When you get down to it, the Richmond Triangle Players stage two kinds of shows: serious works that delve into LGBT issues, and campy crowd-pleasers that celebrate gay culture.
"Pageant" falls into the latter category, showcasing what it calls six natural-born females in a beauty competition held by the fictitious cosmetic company Glamouresse. From opening to close, the musical unfolds just like a beauty pageant, albeit one with a hint of John Waters.
Through the pageant's segments, these men in drag land plenty of irreverent jokes while they stomp around in heels. Miss Industrial Northeast (Fabian Starr) rolls around on skates while playing the accordion. Miss West Coast (Andrew Etheredge) enacts a ridiculous interpretive dance while wearing a bodysuit. Miss Texas (Todd Minnich) twirls a baton, shoots guns and twirls a lasso in celebration of the Lone Star State.
The show is low on plot but high on laughs, especially when the ladies plug Glamouresse's line of ludicrous beauty products. To give you a taste, Miss Deep South (Brent Gallahan) gets a little hot and bothered while promoting a vibrating device that's supposed to save the ozone from hairspray fumes. Brian Baez is hilarious as the simultaneously devout and libidinous Miss Bible Belt, and Steve Boshen is cheesy charm as master of ceremonies Frankie Cavalier.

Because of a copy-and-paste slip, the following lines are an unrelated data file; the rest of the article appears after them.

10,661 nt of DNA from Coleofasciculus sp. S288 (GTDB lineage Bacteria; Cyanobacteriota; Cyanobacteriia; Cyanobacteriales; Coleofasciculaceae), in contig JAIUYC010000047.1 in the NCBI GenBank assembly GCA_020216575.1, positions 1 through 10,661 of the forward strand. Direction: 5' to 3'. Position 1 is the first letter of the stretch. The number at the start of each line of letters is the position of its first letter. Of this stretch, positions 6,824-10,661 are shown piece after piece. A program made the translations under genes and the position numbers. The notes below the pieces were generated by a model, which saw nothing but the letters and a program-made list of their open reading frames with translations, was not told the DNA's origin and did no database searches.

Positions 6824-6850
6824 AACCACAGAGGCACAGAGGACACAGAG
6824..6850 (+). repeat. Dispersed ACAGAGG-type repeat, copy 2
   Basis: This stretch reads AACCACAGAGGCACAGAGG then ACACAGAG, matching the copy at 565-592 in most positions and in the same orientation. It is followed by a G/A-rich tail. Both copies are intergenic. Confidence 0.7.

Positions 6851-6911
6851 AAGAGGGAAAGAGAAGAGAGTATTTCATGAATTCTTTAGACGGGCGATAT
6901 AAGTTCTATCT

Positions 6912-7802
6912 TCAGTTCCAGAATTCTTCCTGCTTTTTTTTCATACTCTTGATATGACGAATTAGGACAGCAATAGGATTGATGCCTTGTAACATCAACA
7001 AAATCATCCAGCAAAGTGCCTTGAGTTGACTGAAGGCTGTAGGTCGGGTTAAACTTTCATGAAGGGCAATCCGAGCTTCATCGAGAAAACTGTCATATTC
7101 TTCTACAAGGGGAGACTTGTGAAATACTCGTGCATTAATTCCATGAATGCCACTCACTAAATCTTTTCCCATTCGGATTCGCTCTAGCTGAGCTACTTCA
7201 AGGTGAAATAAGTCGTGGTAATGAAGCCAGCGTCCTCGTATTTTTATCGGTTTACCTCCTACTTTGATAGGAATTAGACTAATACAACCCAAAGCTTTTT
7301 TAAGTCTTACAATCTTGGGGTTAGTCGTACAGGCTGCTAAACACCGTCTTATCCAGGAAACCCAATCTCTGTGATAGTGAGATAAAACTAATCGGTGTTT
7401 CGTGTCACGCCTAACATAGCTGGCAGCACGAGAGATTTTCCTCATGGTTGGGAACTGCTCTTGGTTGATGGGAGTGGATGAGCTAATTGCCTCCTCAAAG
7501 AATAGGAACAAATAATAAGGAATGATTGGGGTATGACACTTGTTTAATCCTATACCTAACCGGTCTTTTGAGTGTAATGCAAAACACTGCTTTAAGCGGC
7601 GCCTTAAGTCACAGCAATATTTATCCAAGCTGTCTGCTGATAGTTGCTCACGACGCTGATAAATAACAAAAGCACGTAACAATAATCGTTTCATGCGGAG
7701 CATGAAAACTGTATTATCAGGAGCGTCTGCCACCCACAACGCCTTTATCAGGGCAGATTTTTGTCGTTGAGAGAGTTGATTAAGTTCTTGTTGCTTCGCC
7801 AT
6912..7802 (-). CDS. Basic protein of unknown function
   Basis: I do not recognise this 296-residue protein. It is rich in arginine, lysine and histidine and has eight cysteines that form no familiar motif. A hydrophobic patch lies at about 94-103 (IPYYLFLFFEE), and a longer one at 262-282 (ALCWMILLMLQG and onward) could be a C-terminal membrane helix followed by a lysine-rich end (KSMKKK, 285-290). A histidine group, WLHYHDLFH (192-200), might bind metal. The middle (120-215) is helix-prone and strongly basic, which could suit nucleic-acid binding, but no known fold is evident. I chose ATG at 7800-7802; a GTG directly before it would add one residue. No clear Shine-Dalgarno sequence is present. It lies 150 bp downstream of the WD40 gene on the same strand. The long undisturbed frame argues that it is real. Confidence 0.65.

With hair and makeup by Joel Furtick, no group of men ever looked prettier, and Ann Easterling's choreography is playful. The dresses in the evening gown segment by D. Mark Souza are excellent, but costumes in later portions of the show aren't as pulled together.
John Knapp's intentionally cheap-looking set might be a bit too tacky for the show's proceedings, and ongoing problems with the curtain the night I attend don't appear to be deliberate. Also, the music's volume is too high in the mix, drowning out some of Bill Russell and Frank Kelly's humorous lyrics.
As with any beauty pageant, a winner must emerge, and this one is chosen by five audience members. In keeping with the tone of the evening, the audience sees this as an opportunity to get a little wild, with one judge holding up two scorecards to read a vote of "69." This is the level of fun that director Justin Amellio has created.
With campy shows like these, they don't actually have to be good to be entertaining. This one just happens to be. S
"Pageant" runs through Aug. 30 at Richmond Triangle Players, 1300 Altamont Ave. For information, call 346-8113 or visit rtriangle.org.